Heat energy for kids explains heat and temperature in an easy to understand manner. Learn more about heat, temperature, sources of heat, heat flow, heat conduction for kids and more in this article.

What is heat energy?

Heat is a form of energy that makes things warm or hot. It is produced by many things and even though it cannot be seen, we can feel its effects with our sence of touch (i.e. things feel hot).

Heat also flows from things with a higher temperature to things with a lower temperature. Many kids confuse heat and temperature but they are not the same thing.

Heat Energy for Kids - ThermometerWhat is temperature?

Temperature is a measure of how hot a thing is. Something that is hotter will have a higher temperature. You can measure temperature with a thermometer. 

More about the measurement of temperature:
The unit of temperature is degrees Celsius (written °C) or degrees Fahrenheit (written °F). For example, the temperature of ice is 0°C or 32°F. Although they are referring to the same temperature, the numbers used are different when the unit is different. You can also convert temperatures between °C and °F.

Did you know? The normal human body temperature is about 98.6°F or 37°C

Sources of heat for kids

Anything that produces heat is known as a source of heat. Our planet's primary source of heat is the sun. It is the most important source and without the sun, it would be too cold for most living things on Earth to survive.

Besides the sun, other examples of heat energy sources are:

  • Nuclear power stations, which produce large amounts of heat through nuclear fission
  • Household appliances such as stoves, electric irons, toasters, and ovens
  • Burning of fuels such as wood, oil, coal, and natural gas

Hot Chocolate

How does heat flow?

We all know that the temperature of objects do not remain the same all the time. For example, if you leave a cup of hot chocolate on the table for a while, the hot chocolate will soon cool down to room temperature. This happens because heat flows from objects of higher temperatures to objects of lower temperatures. In the case of the hot chocolate, heat flows from the cup of hot chocolate to its surroundings (the table, the surrounding air, etc). Once the hot chocolate is the same temperature as the surroundings, heat stops flowing away from it.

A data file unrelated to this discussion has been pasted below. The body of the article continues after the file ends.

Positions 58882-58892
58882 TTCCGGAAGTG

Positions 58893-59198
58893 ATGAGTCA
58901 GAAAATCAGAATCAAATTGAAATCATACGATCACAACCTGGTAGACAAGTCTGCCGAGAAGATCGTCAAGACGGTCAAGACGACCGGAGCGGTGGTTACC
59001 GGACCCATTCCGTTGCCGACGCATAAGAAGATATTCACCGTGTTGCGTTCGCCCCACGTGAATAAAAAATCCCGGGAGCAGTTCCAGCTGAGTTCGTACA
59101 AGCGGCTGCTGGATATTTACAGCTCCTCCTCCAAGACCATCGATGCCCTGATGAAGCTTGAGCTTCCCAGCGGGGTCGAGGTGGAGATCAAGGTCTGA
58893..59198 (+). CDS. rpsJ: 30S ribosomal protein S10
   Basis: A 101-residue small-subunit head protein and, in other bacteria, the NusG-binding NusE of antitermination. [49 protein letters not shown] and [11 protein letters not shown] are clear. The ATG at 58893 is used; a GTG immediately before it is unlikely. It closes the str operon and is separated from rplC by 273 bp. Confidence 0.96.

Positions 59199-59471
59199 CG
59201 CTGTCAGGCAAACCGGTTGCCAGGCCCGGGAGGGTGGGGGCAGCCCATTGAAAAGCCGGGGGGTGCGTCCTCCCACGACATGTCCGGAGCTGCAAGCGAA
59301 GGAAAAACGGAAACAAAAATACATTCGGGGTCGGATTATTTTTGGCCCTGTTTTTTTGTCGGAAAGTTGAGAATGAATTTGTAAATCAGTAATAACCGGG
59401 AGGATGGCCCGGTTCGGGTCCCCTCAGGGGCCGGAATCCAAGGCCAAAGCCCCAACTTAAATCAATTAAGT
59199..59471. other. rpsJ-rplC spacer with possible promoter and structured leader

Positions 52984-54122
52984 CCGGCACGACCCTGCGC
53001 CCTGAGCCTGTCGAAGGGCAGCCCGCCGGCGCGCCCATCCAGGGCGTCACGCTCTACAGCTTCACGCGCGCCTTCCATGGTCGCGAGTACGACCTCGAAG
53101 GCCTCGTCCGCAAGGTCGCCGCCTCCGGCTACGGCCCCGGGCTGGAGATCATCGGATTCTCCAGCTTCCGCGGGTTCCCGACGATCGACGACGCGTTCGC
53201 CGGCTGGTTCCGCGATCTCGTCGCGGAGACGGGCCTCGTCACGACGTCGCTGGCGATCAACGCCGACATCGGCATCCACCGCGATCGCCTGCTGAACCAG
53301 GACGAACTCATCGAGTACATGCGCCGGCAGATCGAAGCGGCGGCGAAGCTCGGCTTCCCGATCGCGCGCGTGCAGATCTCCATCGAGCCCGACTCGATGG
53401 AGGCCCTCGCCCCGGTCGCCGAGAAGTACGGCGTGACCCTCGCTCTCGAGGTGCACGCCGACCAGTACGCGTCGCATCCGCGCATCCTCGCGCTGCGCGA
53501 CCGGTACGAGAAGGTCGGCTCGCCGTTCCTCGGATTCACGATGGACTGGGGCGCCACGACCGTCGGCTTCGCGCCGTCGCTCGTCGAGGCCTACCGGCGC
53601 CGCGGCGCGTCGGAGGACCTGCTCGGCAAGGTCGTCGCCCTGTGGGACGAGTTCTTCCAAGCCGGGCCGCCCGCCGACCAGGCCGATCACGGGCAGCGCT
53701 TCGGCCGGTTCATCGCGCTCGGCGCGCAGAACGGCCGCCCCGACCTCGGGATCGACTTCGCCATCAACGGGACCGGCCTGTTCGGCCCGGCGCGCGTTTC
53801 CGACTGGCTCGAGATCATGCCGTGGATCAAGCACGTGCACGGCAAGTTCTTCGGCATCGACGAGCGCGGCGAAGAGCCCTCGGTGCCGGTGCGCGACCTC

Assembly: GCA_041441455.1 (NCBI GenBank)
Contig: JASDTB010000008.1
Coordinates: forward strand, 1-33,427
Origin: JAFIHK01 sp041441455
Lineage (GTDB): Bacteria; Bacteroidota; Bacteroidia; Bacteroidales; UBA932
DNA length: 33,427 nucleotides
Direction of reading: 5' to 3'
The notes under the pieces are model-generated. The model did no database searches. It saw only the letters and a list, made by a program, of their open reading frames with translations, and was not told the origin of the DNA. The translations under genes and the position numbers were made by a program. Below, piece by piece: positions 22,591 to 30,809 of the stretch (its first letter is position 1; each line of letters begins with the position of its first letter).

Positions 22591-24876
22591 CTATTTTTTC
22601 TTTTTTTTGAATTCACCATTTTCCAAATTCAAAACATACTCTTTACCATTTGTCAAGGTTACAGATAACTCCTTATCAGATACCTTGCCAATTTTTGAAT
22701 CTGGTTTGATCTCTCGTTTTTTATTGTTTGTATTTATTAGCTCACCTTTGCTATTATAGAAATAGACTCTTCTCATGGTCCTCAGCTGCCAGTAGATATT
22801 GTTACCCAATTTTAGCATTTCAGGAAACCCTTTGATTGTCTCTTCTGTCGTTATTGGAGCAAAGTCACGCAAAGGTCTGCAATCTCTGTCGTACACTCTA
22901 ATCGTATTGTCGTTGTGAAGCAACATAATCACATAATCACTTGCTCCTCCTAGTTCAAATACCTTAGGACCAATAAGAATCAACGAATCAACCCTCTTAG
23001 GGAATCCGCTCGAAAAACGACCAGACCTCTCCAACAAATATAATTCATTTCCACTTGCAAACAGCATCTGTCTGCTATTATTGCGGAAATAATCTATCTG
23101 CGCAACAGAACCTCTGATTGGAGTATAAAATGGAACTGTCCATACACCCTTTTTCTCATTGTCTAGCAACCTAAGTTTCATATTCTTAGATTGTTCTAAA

Heat gain and heat loss

When an object becomes colder, we say that it has lost heat. Conversely, when an object beomes hotter, we say that it has gained heat.

Using our hot chocolate example again, we can say that the hot chocolate has lost heat to its surroundings. Similarly, if you place a cold drink in a room, the cold drink will gain heat from its surroundings until it becomes the same temperature as the rest of the room.

More examples of heat gain and heat loss:

  • Holding an ice cube in your hand - The ice cube gains heat from your hand and your hand loses heat to the ice cube
  • Putting an ice cube in a warm drink - The ice cube gains heat from the warm drink and the warm drink loses heat to the ice cube
  • Boiling water over a fire - The water gains heat from the fire

Effects of heat gain and loss

When objects gain or lose heat, they not only become hotter or colder, they can also expand, contract, or change their state.

Expansion and contraction

  • Objects become bigger when they gain heat. They expand.